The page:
August 2016
Volume 16, Issue 12
Open Access
Vision Sciences Society Annual Meeting Abstract  |   September 2016
The independent components of binocular images reflect the spatial distribution of horizontal and vertical disparities
Author Affiliations
  • David Hunter
    School of Psychology and Neuroscience, University of St Andrews
  • Paul Hibbrad
    Department of Psychology, University of Essex
Journal of Vision September 2016, Vol.16, 243. doi:10.1167/16.12.243
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      David Hunter, Paul Hibbrad; The independent components of binocular images reflect the spatial distribution of horizontal and vertical disparities. Journal of Vision 2016;16(12):243. doi: 10.1167/16.12.243.

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      © ARVO (1962-2015); The Authors (2016-present)

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Abstract

The geometry of binocular vision is such that the expected distributions of horizontal and vertical disparities vary from one location in the image to another. Firstly, binocular fixation means that disparities will be smallest in the centre of the image. Secondly, in the natural environment there is a statistical relationship between the height in the visual field and distance, such points lower in the retinal image tend to be closer to the observer. From this, we expect more crossed horizontal disparities in the lower half of the image. Finally, this height-in-the-field effect, combined with the origin of vertical disparities in differential perspective, creates a predictable distribution of vertical disparities. Specifically, we expect points to be shifted downwards in the left eye in the bottom left quadrant of the image, and upwards in the left eye in the bottom right quadrant. We tested the influence of these effects on the disparity tuning of independent components learned from natural binocular images. 139 binocular image pairs were divided into 4 quadrants and 3 eccentricities, and ICA was performed independently for each of the resulting 12 regions. Position disparity tuning of the resulting components was calculated by measuring the shift in their receptive field locations in the two eyes. The distribution of horizontal disparity tunings became broader with increasing disparity, there was a bias towards crossed disparities in the lower half of the image, and towards uncrossed disparities in the upper half. In the lower half of the image, vertical disparities tended to code for lower positions in the left eye in the left half of the image, and for higher positions in the left eye in the right of the image. The distributions of positional disparity tunings learned through ICA therefore reflect the expected distributions of disparities in natural images.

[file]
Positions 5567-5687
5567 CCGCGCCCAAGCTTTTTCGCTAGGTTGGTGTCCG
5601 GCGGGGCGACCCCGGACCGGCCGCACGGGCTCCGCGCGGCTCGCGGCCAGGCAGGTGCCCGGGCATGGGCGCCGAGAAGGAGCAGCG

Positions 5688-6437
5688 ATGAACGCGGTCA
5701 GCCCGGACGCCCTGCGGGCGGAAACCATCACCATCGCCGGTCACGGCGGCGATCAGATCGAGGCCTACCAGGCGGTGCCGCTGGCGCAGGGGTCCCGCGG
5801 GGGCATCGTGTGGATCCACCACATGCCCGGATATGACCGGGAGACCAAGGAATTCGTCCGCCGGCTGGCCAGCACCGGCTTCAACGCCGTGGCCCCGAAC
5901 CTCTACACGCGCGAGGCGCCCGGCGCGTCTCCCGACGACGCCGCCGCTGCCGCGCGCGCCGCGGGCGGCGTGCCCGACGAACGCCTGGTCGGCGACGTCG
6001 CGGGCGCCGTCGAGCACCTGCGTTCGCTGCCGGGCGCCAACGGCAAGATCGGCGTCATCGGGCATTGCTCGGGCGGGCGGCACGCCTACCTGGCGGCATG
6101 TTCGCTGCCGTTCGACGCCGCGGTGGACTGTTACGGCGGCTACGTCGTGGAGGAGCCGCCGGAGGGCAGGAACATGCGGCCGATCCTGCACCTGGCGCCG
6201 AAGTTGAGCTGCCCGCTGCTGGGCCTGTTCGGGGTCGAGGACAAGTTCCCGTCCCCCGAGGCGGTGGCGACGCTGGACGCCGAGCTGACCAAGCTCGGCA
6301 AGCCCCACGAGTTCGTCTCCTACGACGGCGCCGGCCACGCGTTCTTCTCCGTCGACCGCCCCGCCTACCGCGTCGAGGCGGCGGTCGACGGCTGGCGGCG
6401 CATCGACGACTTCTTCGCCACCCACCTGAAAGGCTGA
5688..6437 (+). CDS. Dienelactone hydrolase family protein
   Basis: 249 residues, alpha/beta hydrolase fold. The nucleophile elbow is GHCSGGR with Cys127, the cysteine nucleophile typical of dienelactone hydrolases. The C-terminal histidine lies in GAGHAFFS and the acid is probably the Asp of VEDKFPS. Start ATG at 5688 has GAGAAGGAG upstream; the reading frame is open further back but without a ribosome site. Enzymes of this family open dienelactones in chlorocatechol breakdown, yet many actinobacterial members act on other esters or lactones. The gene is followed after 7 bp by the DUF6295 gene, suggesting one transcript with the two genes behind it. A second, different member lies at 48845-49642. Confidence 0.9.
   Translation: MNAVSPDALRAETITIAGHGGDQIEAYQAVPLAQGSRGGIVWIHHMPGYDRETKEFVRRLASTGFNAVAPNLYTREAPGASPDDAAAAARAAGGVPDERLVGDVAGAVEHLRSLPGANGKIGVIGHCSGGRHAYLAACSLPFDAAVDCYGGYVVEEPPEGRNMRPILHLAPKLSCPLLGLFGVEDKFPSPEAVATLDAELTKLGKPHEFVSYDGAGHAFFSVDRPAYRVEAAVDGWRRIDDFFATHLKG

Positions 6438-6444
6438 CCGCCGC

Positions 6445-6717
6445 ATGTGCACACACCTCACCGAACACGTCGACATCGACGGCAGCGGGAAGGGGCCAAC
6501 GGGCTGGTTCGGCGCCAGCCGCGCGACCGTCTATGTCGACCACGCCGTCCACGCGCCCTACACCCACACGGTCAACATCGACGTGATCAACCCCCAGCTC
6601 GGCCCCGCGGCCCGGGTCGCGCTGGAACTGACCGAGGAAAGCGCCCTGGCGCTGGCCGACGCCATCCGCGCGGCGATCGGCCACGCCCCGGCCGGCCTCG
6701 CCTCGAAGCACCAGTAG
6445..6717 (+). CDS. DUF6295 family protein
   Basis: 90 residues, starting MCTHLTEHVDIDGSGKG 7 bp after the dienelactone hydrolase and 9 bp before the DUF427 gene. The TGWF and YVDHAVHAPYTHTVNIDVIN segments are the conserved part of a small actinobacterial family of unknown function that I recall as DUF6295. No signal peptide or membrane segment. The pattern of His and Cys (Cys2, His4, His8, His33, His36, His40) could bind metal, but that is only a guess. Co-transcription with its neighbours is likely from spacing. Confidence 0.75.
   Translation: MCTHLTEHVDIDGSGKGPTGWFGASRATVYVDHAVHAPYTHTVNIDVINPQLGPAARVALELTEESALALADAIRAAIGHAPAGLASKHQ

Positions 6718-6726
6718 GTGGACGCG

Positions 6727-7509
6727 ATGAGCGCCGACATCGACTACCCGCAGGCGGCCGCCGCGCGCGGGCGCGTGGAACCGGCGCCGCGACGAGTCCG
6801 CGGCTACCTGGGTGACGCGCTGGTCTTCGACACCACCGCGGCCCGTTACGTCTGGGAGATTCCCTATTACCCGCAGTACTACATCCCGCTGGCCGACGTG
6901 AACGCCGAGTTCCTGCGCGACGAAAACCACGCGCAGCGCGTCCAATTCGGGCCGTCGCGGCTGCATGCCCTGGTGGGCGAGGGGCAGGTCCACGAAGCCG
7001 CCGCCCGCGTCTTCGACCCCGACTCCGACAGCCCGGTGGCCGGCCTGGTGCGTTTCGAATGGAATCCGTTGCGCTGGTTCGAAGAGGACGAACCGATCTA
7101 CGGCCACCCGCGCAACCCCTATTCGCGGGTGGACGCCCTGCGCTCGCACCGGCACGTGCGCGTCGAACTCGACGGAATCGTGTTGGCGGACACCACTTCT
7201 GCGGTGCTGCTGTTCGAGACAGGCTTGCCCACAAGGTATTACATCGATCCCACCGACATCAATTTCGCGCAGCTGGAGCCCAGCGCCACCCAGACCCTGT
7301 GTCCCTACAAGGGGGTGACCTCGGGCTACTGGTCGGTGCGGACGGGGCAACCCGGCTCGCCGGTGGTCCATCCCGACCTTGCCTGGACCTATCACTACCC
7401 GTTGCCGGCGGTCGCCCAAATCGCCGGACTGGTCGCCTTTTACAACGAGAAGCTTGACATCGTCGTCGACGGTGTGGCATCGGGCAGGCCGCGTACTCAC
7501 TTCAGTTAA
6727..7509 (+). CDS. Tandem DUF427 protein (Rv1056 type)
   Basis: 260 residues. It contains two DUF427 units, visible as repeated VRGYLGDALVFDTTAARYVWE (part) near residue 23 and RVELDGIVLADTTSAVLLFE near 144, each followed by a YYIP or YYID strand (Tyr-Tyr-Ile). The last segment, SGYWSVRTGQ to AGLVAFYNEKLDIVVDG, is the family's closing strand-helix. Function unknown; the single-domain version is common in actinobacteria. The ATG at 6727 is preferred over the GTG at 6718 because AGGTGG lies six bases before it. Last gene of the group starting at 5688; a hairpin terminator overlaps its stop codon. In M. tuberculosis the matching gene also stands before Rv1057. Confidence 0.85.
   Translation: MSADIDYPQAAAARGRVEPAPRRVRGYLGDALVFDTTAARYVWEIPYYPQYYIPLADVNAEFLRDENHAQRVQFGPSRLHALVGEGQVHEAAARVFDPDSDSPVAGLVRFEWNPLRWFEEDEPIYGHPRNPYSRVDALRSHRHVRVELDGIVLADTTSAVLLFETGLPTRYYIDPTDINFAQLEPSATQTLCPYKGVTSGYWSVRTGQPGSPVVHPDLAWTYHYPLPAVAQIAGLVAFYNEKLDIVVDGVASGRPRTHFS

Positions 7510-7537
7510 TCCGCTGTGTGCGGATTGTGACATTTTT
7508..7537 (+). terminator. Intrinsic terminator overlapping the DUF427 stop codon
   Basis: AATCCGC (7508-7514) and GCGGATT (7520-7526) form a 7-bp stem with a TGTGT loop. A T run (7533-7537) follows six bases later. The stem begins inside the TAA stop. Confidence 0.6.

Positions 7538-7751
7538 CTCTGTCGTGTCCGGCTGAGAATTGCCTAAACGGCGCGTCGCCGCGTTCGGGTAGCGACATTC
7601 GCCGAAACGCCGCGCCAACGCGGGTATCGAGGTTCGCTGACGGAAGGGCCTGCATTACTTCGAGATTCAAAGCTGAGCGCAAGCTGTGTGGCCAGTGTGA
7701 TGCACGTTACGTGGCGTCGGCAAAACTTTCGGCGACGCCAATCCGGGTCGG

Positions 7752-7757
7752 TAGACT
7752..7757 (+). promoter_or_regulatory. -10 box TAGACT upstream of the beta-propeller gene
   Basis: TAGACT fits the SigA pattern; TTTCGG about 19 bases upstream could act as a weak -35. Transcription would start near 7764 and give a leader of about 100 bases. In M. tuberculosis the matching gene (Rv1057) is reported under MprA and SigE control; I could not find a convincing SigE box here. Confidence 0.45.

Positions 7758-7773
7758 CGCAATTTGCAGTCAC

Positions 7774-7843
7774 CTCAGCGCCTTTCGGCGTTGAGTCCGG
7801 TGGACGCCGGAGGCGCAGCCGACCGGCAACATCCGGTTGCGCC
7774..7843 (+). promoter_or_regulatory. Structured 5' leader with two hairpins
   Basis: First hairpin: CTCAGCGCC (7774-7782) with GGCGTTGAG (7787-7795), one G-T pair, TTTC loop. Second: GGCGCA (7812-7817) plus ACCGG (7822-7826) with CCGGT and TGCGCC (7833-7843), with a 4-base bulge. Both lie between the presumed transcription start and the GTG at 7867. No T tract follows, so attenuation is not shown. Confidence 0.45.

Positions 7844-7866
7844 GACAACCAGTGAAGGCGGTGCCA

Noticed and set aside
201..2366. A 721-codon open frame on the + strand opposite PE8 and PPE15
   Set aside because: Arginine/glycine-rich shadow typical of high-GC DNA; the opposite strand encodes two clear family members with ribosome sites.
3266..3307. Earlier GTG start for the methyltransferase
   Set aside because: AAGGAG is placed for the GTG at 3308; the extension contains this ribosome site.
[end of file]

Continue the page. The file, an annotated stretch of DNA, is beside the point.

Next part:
Meeting abstract presented at VSS 2016

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